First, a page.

Monday, September 23, 2013
THIS would be nice.
Our Christmas plans are being firmed up. We're going to the exciting and booming metropolis of Moscow, Idaho for Christmas. My mom's sister Colleen and her husband Douglas live there. They've been begging us to come for years. They can't usually come to where we are, as Uncle Douglas is a pediatrician without a full partner and doesn't get much time off. Several members of the family are showing up, and even my Uncle Steve and his family, who are from the other side of the family, are going. He and his family will spend Christmas Eve and Christmas Day there, and then go to Utah to visit my grandma, and then go up to North Dakota to see his wife's family. His wife's family is gathering for New Year's since they're all doing Christmas with their spouse's families. (It could be worse than it is; we could all be going to the vast wasteland of North Dakota for Christmas.) At least we'll presumably have a white Christmas, which we wouldn't have either at our coastal location or in the [sarcasm font] beautiful [end sarcasm font] San Joaquin Valley. A white Christmas in the San Joaquin valley consists of fog.
Usually I would snowboard during winter break. I can't this year because I cannot take a risk of falling and injuring either arm, shoulder, hand, or even fingers with the violin recital looming. I may do just a bit of cross-country skiing and snow-shoeing, which are both about as exciting as watching icicles form, but my Uncle Douglas is going to the trouble of procuring the equipment for me, so going along with the activities is the very least I can do.
After Christmas, I'll go with my family to Utah to see my grandmother and to play my recital pieces for her, as she most likely will not be able to attend either recital. Unless I find something terribly exciting happening in Utah, I'll probably fly back to California early, as snow loses its charm after a few days if one can neither ski nor snowboard in it. I might be able to go snowmobiling a bit, but I'll have to be careful doing even that. I can't risk a fluke accident. For that matter, I should probably stop crossing streets, doing dishes (Knives are awfully sharp these days; Bobby Flay and others have perpetuated what I think is an urban legend that the sharper a knife is, the less likely one is to cut oneself with it because it slices more easily and one needs to do less hacking away at a piece of meat or a vegetable in order to cut it. Does it sound like bullshit to you? It does to me as well.) and climbing stairs until both recitals are over.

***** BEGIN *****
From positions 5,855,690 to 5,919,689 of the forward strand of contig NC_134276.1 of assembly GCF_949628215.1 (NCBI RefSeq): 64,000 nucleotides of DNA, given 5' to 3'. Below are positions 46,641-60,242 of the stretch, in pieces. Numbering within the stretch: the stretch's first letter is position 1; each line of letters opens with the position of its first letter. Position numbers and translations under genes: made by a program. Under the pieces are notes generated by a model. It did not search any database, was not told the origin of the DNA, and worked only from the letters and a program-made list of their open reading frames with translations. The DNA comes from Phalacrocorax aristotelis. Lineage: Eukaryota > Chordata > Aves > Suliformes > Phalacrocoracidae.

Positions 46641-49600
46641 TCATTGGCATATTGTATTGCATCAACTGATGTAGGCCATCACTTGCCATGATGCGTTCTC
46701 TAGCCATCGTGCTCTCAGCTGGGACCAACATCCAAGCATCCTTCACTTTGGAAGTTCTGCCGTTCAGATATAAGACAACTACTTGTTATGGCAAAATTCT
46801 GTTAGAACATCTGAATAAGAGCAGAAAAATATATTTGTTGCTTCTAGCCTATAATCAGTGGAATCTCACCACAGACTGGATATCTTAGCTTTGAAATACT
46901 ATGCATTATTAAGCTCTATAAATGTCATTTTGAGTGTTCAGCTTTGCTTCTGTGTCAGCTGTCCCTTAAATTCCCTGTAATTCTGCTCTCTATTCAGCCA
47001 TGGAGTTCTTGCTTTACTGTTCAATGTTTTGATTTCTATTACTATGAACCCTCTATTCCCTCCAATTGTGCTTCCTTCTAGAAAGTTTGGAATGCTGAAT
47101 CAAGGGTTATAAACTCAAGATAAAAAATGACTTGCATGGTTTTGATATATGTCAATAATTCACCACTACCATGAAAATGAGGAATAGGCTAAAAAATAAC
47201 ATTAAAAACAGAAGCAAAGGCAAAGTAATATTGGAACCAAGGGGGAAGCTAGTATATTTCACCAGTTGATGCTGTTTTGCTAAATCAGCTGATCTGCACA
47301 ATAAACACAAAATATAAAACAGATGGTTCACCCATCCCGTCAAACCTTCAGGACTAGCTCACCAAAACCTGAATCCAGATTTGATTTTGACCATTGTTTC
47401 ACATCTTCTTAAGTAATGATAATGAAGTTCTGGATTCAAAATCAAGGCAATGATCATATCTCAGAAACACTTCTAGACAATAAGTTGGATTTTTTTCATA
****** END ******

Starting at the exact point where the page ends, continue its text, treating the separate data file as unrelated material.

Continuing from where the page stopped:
The week after my violin recital in February, I'm flying north for a medical school interview, presuming that the school in question desires to interview me, then meeting the pseudorelatives in Utah for a week of snowboarding. I'll make up for lost time.
I'm just assuming that Moscow, Idaho typically has white Christmases. For all I know, they have nothing but frost until after the first of the year, at which time they are bombarded with metres upon metres of snow. Or, on the other hand, maybe Moscow will go thorugh a period of a drought this winter and it will be just about as Christmasy as hanging out in Fresno (for the record, I've never spent Christmas in Fresno) on December 25. Perhaps we can bribe someone with a key to the Kibby Dome to let us in for a rousing game of touch football, during which I'll probably break an arm. Knock on wood for me, please.